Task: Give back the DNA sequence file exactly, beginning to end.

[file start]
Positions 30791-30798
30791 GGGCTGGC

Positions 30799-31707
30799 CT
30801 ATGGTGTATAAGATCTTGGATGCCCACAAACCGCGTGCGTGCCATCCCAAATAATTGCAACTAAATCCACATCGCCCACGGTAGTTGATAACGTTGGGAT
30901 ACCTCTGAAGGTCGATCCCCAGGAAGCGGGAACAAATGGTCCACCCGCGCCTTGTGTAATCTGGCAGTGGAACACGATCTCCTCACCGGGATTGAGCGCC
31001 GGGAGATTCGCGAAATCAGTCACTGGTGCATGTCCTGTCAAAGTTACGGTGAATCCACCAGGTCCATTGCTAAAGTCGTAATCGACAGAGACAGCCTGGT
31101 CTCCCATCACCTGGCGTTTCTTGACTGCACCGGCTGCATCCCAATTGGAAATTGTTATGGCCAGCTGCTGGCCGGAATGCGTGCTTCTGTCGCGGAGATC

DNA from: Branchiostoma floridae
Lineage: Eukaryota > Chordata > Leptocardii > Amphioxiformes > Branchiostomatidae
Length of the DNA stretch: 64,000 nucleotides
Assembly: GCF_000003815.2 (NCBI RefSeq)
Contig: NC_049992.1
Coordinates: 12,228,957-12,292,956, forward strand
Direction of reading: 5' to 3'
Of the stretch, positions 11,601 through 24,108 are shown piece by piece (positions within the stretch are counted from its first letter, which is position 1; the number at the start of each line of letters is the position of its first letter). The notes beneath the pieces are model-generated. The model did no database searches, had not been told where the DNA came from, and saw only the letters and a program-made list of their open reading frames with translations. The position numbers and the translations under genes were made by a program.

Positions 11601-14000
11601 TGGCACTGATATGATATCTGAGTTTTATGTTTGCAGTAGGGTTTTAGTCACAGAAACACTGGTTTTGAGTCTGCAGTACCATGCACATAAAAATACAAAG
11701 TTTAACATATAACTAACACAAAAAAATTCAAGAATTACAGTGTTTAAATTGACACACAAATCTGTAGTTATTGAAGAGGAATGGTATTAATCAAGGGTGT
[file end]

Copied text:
Positions 30791-30798
30791 GGGCTGGC

Positions 30799-31707
30799 CT
30801 ATGGTGTATAAGATCTTGGATGCCCACAAACCGCGTGCGTGCCATCCCAAATAATTGCAACTAAATCCACATCGCCCACGGTAGTTGATAACGTTGGGAT
30901 ACCTCTGAAGGTCGATCCCCAGGAAGCGGGAACAAATGGTCCACCCGCGCCTTGTGTAATCTGGCAGTGGAACACGATCTCCTCACCGGGATTGAGCGCC
31001 GGGAGATTCGCGAAATCAGTCACTGGTGCATGTCCTGTCAAAGTTACGGTGAATCCACCAGGTCCATTGCTAAAGTCGTAATCGACAGAGACAGCCTGGT
31101 CTCCCATCACCTGGCGTTTCTTGACTGCACCGGCTGCATCCCAATTGGAAATTGTTATGGCCAGCTGCTGGCCGGAATGCGTGCTTCTGTCGCGGAGATC

DNA from: Branchiostoma floridae
Lineage: Eukaryota > Chordata > Leptocardii > Amphioxiformes > Branchiostomatidae
Length of the DNA stretch: 64,000 nucleotides
Assembly: GCF_000003815.2 (NCBI RefSeq)
Contig: NC_049992.1
Coordinates: 12,228,957-12,292,956, forward strand
Direction of reading: 5' to 3'
Of the stretch, positions 11,601 through 24,108 are shown piece by piece (positions within the stretch are counted from its first letter, which is position 1; the number at the start of each line of letters is the position of its first letter). The notes beneath the pieces are model-generated. The model did no database searches, had not been told where the DNA came from, and saw only the letters and a program-made list of their open reading frames with translations. The position numbers and the translations under genes were made by a program.

Positions 11601-14000
11601 TGGCACTGATATGATATCTGAGTTTTATGTTTGCAGTAGGGTTTTAGTCACAGAAACACTGGTTTTGAGTCTGCAGTACCATGCACATAAAAATACAAAG
11701 TTTAACATATAACTAACACAAAAAAATTCAAGAATTACAGTGTTTAAATTGACACACAAATCTGTAGTTATTGAAGAGGAATGGTATTAATCAAGGGTGT